Windows 7

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Windows 7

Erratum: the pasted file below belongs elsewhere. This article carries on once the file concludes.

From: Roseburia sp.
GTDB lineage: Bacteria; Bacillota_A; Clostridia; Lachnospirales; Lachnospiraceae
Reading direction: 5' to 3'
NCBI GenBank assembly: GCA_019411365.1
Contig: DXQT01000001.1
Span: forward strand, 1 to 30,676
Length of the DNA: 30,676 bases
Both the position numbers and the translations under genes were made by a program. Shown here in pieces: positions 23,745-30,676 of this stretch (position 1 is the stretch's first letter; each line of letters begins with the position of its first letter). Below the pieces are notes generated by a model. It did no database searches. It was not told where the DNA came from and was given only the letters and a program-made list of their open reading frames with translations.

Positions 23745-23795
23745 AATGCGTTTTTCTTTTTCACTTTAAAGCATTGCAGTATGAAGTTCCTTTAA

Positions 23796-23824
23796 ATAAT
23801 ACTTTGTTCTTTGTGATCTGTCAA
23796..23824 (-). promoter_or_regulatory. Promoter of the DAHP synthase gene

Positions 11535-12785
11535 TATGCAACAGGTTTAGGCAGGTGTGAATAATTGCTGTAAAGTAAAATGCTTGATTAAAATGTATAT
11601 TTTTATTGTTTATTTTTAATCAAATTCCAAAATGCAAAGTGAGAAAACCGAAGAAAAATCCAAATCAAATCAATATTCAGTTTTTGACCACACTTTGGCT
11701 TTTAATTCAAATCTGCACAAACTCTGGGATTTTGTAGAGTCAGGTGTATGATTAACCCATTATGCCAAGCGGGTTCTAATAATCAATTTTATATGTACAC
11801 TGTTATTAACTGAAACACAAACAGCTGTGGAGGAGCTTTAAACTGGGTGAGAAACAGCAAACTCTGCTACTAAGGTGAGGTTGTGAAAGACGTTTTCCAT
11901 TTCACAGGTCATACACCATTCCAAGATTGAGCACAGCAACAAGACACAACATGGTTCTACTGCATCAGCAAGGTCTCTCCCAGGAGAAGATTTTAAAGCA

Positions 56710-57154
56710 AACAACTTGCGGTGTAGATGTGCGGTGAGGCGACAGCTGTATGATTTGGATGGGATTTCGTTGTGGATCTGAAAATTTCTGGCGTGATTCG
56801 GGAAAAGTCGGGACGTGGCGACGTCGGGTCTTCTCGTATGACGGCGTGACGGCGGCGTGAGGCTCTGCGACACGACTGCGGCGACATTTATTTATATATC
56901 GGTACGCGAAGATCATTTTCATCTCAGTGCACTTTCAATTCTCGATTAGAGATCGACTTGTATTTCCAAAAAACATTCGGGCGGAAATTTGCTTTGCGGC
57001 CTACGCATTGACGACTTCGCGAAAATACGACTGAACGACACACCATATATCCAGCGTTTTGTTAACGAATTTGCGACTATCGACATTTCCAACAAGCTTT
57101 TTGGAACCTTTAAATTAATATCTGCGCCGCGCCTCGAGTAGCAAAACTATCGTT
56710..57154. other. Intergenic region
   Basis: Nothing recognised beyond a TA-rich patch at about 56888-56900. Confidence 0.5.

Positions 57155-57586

1. 1. Windows 7 is the latest release of Microsoft Windows, a series of operating systems produced by Microsoft for use on personal computers, including home and business desktops, laptops,  HYPERLINK "http://en.wikipedia.org/wiki/Netbook" o "Netbook" netbooks, tablet PCs, and media center PCs.[5] Windows 7 was released to manufacturing on July 22, 2009, HYPERLINK "http://en.wikipedia.org/wiki/Windows_7" l "cite_note-rtm-5" [6] and reached general retail availability on October 22, 2009,[7] less than three years after the release of its predecessor, Windows Vista. Windows 7's server counterpart, Windows Server 2008 R2, was released at the same time.<br />Unlike its predecessor, Windows Vista, which introduced a large number of new features, Windows 7 was intended to be a more focused, incremental upgrade to the Windows line, with the goal of being compatible with applications and hardware with which Windows Vista was already compatible.[8] Presentations given by Microsoft in 2008 focused on multi-touch support, a redesigned Windows shell with a new taskbar, referred to as the Superbar, a home networking system called HomeGroup,[9] and performance improvements. Some standard applications that have been included with prior releases of Microsoft Windows, including Windows Calendar, Windows Mail, Windows Movie Maker, and Windows Photo Gallery, are not included in Windows 7;[10][11] most are instead offered separately at no charge as part of the Windows Live Essentialssuite.[12]<br />Contents [hide]1 Development1.1 Goals2 Features2.1 New and changed features2.2 Removed features3 Antitrust regulatory attention3.1 Europe4 Reception5 Editions6 Marketing7 Hardware requirements7.1 Physical memory limits7.2 Processor limits8 Service packs8.1 Service Pack 19 References10 External links<br />Development<br />Main article: Development of Windows 7<br />Originally, a version of Windows codenamed Blackcomb was planned as the successor to Windows XP (codename Whistler) and Windows Server 2003. Major features were planned for Blackcomb, including an emphasis on searching and querying data and an advanced storage system named  HYPERLINK "http://en.wikipedia.org/wiki/WinFS" o "WinFS" WinFS to enable such scenarios. However, an interim, minor release, codenamed "Longhorn," was announced for 2003, delaying the development of Blackcomb.[13] By the middle of 2003, however, Longhorn had acquired some of the features originally intended for Blackcomb. After three major viruses exploited flaws in Windows operating systems within a short time period in 2003, Microsoft changed its development priorities, putting some of Longhorn's major development work on hold while developing new service packs for Windows XP and Windows Server 2003. Development of Longhorn (Windows Vista) was also restarted, and thus delayed, in August 2004. A number of features were cut from Longhorn.[14]<br />Blackcomb was renamed Vienna in early 2006[15] and again renamed Windows 7 in 2007.[16] In 2008, it was announced that Windows 7 would also be the official name of the operating system.[17][18] There has been some confusion over naming the product Windows 7,[19] while versioning it as 6.1 to indicate its similar build to Vista and increase compatibility with applications that only check major version numbers,[20] similar toWindows 2000 and Windows XP both having 5.x version numbers.[21]<br />The first external release to select Microsoft partners came in January 2008 with Milestone 1, build 6519.[22] At PDC 2008, Microsoft demonstrated Windows 7 with its reworked taskbar. Copies of Windows 7 build 6801 were distributed at the end of the conference; however, the demonstrated taskbar was disabled in this build.<br />On December 27, 2008, the Windows 7 Beta was leaked onto the Internet via  HYPERLINK "http://en.wikipedia.org/wiki/BitTorrent_(protocol)" o "BitTorrent (protocol)" BitTorrent.[23] According to a performance test by ZDNet,[24] Windows 7 Beta beat both Windows XP and Vista in several key areas; including boot and shutdown time and working with files, such as loading documents. Other areas did not beat XP; including PC Pro benchmarks for typical office activities and video editing, which remain identical to Vista and slower than XP.[25] On January 7, 2009, the 64-bit version of the Windows 7 Beta (build 7000) was leaked onto the web, with some torrents being infected with atrojan.[26][27] At CES 2009, Microsoft CEO Steve Ballmer announced the Windows 7 Beta, build 7000, had been made available for download to MSDN and TechNet subscribers in the format of an ISO image.[28] The Beta was to be publicly released January 9, 2009, and Microsoft initially planned for the download to be made available to 2.5 million people on this date. However, access to the downloads was delayed because of high traffic.[29] The download limit was also extended, initially until January 24, then again to February 10. People who did not complete downloading the beta had two extra days to complete the download. After February 12, unfinished downloads became unable to complete. Users could still obtain product keys from Microsoft to activate their copies of Windows 7 Beta, which expired on August 1, 2009.<br />The release candidate, build 7100, became available for MSDN and TechNet subscribers and Connect Program participants on April 30, 2009. On May 5, 2009 it became available to the general public, although it had also been leaked onto the Internet via  HYPERLINK "http://en.wikipedia.org/wiki/BitTorrent_(protocol)" o "BitTorrent (protocol)" BitTorrent.[30] The release candidate was available in five languages and expired on June 1, 2010, with shutdowns every two hours starting March 1, 2010.[31] Microsoft stated that Windows 7 would be released to the general public on October 22, 2009. Microsoft released Windows 7 to MSDN and Technet subscribers on August 6, 2009, at 10:00 a.m. PDT.[32] Microsoft announced that Windows 7, along with Windows Server 2008 R2, was released to manufacturing on July 22, 2009. Windows 7 RTM is build 7600.16385.090713-1255, which was compiled on July 13, 2009, and was declared the final RTM build after passing all Microsoft's tests internally.[6]<br />